Setting a read-only attribute

tleeuwenburg at tleeuwenburg at
Fri Aug 31 17:30:16 CEST 2007

On Aug 31, 6:14 pm, Alexandre Badez < at> wrote:
> On Aug 30, 11:35 pm, "tleeuwenb... at" <tleeuwenb... at>
> wrote:
> > I have an object and wish to set an attribute on it which,
> > unfortunately for me, is read-only.
> > How can I go about this?
> > Cheers.
> > -T
> Could you show the object you want to set his attribute?
> Until that, it's difficult to answer to you.
> PS: If the attribut is on read only, their must a good reason for
> that ;)

Hi all,

Thanks for all the responses. What I'm trying to do is kludge around
something. sys.settrace takes a method whose arguments are (frame,
event, arg). I want to have a tracer class which can be instantiated
and listen in on these trace calls.

Another way to go about it *might* be to have a module-level list of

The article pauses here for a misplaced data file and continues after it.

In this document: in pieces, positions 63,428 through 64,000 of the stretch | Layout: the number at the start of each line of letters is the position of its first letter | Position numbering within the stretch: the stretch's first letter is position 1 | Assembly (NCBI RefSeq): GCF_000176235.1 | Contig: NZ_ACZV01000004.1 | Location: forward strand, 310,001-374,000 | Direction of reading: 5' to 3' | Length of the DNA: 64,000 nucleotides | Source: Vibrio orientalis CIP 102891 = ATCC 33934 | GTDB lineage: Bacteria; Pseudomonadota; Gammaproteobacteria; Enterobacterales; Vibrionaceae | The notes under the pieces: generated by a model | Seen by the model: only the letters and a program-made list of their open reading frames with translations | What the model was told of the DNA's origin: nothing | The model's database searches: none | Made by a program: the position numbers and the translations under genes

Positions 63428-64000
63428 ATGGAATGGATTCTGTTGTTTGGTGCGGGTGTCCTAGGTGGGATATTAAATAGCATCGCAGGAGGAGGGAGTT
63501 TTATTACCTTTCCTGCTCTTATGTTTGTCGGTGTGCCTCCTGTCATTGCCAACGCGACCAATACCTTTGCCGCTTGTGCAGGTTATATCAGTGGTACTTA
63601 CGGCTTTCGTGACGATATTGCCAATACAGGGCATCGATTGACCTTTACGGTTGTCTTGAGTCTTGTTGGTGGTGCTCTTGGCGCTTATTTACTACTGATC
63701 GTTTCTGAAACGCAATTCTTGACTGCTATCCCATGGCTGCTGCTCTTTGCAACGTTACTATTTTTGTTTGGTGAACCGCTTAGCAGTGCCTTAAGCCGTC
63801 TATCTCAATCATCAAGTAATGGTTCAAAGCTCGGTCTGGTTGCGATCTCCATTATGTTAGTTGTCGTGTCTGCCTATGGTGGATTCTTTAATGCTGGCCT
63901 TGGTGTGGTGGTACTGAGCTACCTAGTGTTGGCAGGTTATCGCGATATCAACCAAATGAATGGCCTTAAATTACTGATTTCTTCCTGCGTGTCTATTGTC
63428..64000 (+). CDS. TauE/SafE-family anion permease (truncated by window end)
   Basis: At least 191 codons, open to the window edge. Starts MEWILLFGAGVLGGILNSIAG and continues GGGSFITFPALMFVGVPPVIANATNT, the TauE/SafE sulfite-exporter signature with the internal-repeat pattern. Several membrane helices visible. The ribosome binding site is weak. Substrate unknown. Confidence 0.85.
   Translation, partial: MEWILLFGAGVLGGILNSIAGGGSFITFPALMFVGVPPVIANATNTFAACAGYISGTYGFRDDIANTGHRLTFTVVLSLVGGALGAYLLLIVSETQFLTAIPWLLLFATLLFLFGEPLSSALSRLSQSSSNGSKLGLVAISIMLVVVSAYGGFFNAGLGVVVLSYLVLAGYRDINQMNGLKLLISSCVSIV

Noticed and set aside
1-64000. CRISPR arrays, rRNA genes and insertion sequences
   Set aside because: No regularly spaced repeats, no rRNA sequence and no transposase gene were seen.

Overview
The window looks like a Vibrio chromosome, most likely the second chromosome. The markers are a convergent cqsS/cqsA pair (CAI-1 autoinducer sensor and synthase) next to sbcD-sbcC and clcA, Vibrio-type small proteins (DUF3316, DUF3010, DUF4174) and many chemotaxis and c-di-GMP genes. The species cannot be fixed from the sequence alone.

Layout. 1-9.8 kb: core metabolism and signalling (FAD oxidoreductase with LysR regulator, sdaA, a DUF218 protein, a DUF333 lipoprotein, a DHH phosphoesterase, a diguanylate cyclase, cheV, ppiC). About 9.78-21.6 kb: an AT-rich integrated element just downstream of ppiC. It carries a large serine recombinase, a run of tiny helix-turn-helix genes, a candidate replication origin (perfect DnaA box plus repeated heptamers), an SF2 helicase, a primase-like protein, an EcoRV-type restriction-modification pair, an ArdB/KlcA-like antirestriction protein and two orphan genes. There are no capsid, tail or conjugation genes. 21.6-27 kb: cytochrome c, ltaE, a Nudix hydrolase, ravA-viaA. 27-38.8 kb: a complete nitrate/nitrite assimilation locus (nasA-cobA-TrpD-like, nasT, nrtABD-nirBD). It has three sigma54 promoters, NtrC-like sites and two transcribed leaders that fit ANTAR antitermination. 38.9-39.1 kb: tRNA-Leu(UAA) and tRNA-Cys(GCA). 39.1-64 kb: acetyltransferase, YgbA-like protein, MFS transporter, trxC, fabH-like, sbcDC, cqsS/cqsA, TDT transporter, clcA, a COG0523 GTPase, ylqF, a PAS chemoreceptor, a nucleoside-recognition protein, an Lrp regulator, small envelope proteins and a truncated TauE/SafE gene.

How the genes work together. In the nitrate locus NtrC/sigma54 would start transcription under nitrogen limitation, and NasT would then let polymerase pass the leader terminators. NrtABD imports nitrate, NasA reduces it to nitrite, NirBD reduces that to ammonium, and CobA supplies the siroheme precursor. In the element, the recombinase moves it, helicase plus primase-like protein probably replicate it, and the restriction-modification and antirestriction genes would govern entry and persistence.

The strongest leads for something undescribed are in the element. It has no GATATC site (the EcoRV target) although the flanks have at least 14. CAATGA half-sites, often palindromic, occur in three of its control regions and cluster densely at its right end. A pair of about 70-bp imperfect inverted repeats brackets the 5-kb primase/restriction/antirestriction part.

registered Tracer objects which a module-level trace method informs of
events. It would probably be easier. In fact, I'll go do that.

*That said*, I still think it makes sense to be able to have objects
register with sys.settrace.

So what I did then was declare a static method with the same pattern
expected by sys.settrace. I then want to use something like __dict__
or __setattr__ to give that method a reference to the owning object.
And this is what I'm trying to do -- declare a static method, then "un-
static it" by adding a reference to the callable object...

Here's some code:

import sys

class Tracer:
    Instantiate this in order to access program trace information.


    def _getcallback(self):

        def callback(frame, event, arg):
            print "tracing ...", tracerReference
            #print "line ", frame.f_lineno, frame.f_locals

        return callback

    def startTrace(self):
        callback = self._getcallback()
        callback.__dict__['tracerReference'] = self

def foo(dict):
    for i in range(2):

if __name__ == "__main__":
    t = Tracer()
    foo({1 : 5})

More information about the Python-list mailing list